How to Improve Federal Cybersecurity Efforts


The public sector can, and should, play a larger role in helping ensure massive breaches don’t happen again.

Last year was another banner year for cyber hackers and bad actors. A recent report found that the number of data breaches reached 1,202 in 2017—a 50 percent increase since 2015.

Breaches on both public- and private-sector networks resulted in millions of Americans having their personal and financial data compromised. The private sector was particularly hit hard with the massive Equifax data breach impacting 145.5 million people.

But federal agencies also continue to face major challenges. The Transportation Security Administration and the National Security Agency both experienced serious breaches, even as the federal government has taken steps in recent years to help prevent such successful attacks. These ongoing cyber breaches suggest agencies aren’t doing all they can within the established cybersecurity frameworks and initiatives that abound across government today.

The public sector can, and should, play a larger role in helping ensure massive breaches like those at Homeland Security Department, Office of Personnel Management and even Equifax don’t happen again. It’s time for federal chief information officers and IT professionals to start looking at these initiatives as more than just a guideline, but critical to the success of our nation’s security. Here is how federal agencies can improve their cybersecurity efforts in the coming year.

Better Adhere to the Cybersecurity Executive Order

A major cyber-focused directive promulgated in 2017 was President Donald Trump’s cybersecurity executive order. In it are three key elements that need to be taken seriously in the year ahead.  

The first is accountability. The order holds agency heads accountable for “risk and magnitude of harm.”  So far, security has been a bureaucratic obstacle for most agencies, an empty exercise in administration, with little or no consequence for failure. Holding agency heads accountable makes cybersecurity a top priority, and in theory, creates consequences for those who fall short.

The second element is upgrading the federal cyber workforce. Government agencies have far less flexibility than the private sector when negotiating salaries, but there are some advantages as well. Cybersecurity professionals in the government, particularly in the military and intelligence communities, are on the front lines of protecting our nation, which serves as a motivational factor in the workplace. Also, because cybersecurity (like all technology) changes rapidly, ongoing training and education are essential. Cybersecurity professionals are curious by nature; reward active minds with education.  Additionally, in some environments, cybersecurity folks can legally work in offensive operations, which is a fascinating opportunity not regularly available in the corporate world.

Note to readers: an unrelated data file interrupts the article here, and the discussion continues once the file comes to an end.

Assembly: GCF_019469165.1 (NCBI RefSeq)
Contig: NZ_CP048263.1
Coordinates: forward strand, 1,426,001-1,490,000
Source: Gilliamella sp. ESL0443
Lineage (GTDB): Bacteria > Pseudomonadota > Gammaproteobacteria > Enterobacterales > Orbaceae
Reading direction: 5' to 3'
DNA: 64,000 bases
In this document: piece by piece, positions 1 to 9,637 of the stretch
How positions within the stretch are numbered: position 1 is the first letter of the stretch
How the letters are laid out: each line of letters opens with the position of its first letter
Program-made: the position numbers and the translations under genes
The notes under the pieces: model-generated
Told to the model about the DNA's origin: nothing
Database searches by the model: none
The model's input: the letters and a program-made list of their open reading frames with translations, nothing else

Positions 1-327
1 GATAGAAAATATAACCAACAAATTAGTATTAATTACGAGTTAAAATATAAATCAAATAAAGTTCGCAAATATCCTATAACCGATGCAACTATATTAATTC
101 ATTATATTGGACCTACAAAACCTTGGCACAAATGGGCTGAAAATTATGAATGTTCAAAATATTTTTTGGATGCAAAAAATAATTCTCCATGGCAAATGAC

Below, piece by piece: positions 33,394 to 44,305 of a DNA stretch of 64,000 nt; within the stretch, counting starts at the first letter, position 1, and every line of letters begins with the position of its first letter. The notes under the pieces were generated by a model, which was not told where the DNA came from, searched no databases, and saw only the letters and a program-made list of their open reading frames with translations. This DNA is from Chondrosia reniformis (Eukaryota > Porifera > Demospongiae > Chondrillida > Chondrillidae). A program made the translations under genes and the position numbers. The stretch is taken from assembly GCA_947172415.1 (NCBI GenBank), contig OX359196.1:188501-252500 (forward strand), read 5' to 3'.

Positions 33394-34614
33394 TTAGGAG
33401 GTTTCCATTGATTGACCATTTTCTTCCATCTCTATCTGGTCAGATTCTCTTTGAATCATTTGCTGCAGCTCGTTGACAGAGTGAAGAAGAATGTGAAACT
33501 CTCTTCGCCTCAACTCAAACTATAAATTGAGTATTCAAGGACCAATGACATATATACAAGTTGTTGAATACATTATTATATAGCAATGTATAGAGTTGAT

Third is the emphasis of modernization, an effort often assumed to diminish security concerns. However, recent survey results show a surprising, and sometimes controversial, reaction from chief information security officers. Many believe that while modernization is an overall boon, it can actually complicate security concerns. For instance, the move to the cloud is a key element in modernization and in the long run will improve the security posture of most government systems. In the short term, however, CISOs will need to adjust to the reality of new ways of operating that will take time and patience.

Update Priorities Based on Current and Future Technology Trends

Adoption and execution of federal cybersecurity guidelines can move the federal government closer toward a stronger cyber posture. To start, agency CIOs should focus on the basics. They can do this by identifying assets such as systems, networks, data, devices, applications; knowing where data resides, lives, and goes; knowing its sensitivity levels and privacy requirements; standardizing and documenting system configurations; and implementing a stringent patch management program.

On the other end of the spectrum from the basics is staying current. History shows that bad actors are early adopters, and tend to use new technology as soon as possible. If your agency doesn’t move ahead, your adversaries will zoom past you.  Look at machine learning solutions. Stay on top of developments in blockchain. Wrestle with IoT solutions. Be a moving target.

Streamline the IT Acquisition Process

Agency CIOs should look to industry partners to make the most out of their people, processes, and resources. Is your security budget really inadequate, or can you reallocate funds to make it more effective? Typically, too much money goes to bureaucratic assessment efforts. Agencies should look to automate wherever possible.  More importantly, don’t just shelve IT products, system assessments, and metrics reports. Use what you’ve paid for, and act on the results and recommendations from those efforts.

Agencies are going to continue to face attacks from hackers. In all likelihood, 2018 will be just as challenging as 2017. That’s why it’s important to leverage the frameworks in place to face these ongoing and evolving challenges head on, and we can improve the nation’s cybersecurity posture together.

Don Maclean is the chief cybersecurity technologist for DLT Solutions.